We have a jam-packed four days ahead of us, filled with game drives and walks in the bush, along with traditional African food and just enough time to laze about (like said lions) as not to be completely worn out when we return home on Sunday.

So, please excuse us if Cape Town Daily Photo heads off into the bush for a little while. We'll definitely be back with photos and stories, but if you'd like, follow Kerry-Anne or myself on Twitter... we may just give you a preview of what we're up to. :)

There’s a Guinea Fowl in my garden

Guinea Fowl
Besides for the title of this post being a little play on words (based on the title of a well-known South African comedy), it's also true. There really are Guinea Fowl roaming in our suburban gardens every day.

The most entertaining spectacle is watching William (our silly, fluffy, cat) try and catch the whole flock of fowl. He (William) really doesn't stand a snowball's chance... poor thing.

(You can watch the first 10 minutes of this South African classic here, on YouTube)

The Golden Seal of the Table Bay

The Golden Seal
This golden statue of a South African Fur Seal (aka Cape Fur Seal) is found outside of the V&A Waterfront's Table Bay Hotel (map). In fact, the windows in the background are those that you're able to gaze out of while dining at the hotel.

The golden statue was erected in honour of an old fisherman, Oscar, who often spent time fishing off a nearby pier. Oscar, reportedly, made friends with a seal who use to visit him each morning. The fisherman occasionally use to feed the seal some of his bait, or sometimes even fish that he'd caught. The story on the Table Bay's site is a typical ad copy, so be sure to conjure up a warmed heart when reading about the seal from the hotel's perspective. ;) You'll find their page here.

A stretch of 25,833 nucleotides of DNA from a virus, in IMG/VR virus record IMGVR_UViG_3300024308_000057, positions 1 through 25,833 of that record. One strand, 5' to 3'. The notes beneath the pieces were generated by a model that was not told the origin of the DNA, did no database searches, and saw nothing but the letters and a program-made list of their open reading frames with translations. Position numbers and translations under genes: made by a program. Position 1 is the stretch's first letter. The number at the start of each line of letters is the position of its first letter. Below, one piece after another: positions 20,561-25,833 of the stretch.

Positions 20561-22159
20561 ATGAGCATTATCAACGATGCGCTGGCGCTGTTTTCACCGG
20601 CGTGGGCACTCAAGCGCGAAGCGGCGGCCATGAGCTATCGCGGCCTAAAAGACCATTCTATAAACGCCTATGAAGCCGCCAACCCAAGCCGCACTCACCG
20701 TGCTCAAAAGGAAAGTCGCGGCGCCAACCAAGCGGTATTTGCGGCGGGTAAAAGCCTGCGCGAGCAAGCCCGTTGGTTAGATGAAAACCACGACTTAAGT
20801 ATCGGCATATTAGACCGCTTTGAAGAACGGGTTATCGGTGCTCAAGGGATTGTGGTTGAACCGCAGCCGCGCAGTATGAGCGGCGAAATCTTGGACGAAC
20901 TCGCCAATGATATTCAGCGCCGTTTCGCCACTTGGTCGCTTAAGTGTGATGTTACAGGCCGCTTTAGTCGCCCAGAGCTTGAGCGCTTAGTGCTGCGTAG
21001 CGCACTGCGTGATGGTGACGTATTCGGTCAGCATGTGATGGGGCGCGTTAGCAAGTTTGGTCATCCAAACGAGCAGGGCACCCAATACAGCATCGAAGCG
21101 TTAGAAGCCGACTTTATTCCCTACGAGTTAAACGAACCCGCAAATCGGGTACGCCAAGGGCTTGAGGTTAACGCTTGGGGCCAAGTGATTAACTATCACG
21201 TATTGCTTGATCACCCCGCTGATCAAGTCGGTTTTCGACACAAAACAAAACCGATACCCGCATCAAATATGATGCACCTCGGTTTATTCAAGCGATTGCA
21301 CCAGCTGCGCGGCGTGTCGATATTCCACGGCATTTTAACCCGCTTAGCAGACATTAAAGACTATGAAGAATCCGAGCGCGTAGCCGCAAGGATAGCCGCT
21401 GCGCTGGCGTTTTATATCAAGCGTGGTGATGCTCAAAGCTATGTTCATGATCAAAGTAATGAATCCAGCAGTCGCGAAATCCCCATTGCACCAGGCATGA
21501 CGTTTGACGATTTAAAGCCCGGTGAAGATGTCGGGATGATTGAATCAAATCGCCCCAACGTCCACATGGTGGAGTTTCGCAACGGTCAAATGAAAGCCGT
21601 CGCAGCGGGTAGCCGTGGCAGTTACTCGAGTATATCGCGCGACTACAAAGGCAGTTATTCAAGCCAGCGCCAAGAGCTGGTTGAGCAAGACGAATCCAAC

A horse, a field, and a dog

A not-so-big brown horse
We stumbled upon a herd of horses in a field - somewhere out the back of Durbanville. I unfortunately have no clue where, since at the time I wasn't quite sure of where I was! :)

I don't know much about horses, but what I learned is that they must be *really* shy animals, and certainly not too keen on having their photo taken. As soon as I approached with my camera they backed off - far away from the fence.

ps. Oh, about the dog... there was no dog, but "A horse and a field" seemed like a rather dull title for this photo. ;)

Horse-and-cart rides

Horse and Cart

If you're looking for a place to enjoy breakfast or lunch while your kids play on a large open lawn and go on horse-and-cart rides right in front of you, think of visiting the Joostenberg Deli and Bistro on the Klein Joostenberg farm.